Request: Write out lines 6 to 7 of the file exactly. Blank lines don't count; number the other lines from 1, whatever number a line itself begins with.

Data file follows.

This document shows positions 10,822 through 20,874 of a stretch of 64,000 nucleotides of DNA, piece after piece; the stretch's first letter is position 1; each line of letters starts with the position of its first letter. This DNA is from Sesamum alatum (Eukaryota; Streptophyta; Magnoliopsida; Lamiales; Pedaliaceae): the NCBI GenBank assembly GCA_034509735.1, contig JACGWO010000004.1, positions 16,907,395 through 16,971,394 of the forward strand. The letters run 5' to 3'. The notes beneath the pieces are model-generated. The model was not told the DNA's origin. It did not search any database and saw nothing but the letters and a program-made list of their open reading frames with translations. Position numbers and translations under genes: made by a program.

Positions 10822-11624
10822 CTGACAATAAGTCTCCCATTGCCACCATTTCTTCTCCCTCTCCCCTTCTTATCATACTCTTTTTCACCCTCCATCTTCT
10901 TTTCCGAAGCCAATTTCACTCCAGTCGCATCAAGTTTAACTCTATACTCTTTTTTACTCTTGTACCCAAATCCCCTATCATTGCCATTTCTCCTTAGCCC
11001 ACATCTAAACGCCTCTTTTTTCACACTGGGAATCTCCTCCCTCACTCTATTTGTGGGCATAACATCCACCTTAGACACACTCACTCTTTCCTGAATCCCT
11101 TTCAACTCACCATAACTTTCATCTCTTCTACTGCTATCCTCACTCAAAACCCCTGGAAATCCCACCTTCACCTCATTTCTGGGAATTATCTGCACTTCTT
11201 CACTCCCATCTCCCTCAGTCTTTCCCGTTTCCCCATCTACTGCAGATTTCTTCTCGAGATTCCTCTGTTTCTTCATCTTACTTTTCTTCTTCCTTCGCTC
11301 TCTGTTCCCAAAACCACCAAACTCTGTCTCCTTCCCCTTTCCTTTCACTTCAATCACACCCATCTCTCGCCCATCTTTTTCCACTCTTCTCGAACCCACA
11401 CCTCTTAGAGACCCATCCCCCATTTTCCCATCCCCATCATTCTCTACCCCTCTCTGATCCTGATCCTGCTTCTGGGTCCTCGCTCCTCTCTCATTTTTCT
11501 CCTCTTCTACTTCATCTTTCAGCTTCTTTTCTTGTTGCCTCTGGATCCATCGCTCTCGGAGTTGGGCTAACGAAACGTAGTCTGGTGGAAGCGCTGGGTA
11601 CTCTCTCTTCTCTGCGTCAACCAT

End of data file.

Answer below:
11101 TTCAACTCACCATAACTTTCATCTCTTCTACTGCTATCCTCACTCAAAACCCCTGGAAATCCCACCTTCACCTCATTTCTGGGAATTATCTGCACTTCTT
11201 CACTCCCATCTCCCTCAGTCTTTCCCGTTTCCCCATCTACTGCAGATTTCTTCTCGAGATTCCTCTGTTTCTTCATCTTACTTTTCTTCTTCCTTCGCTC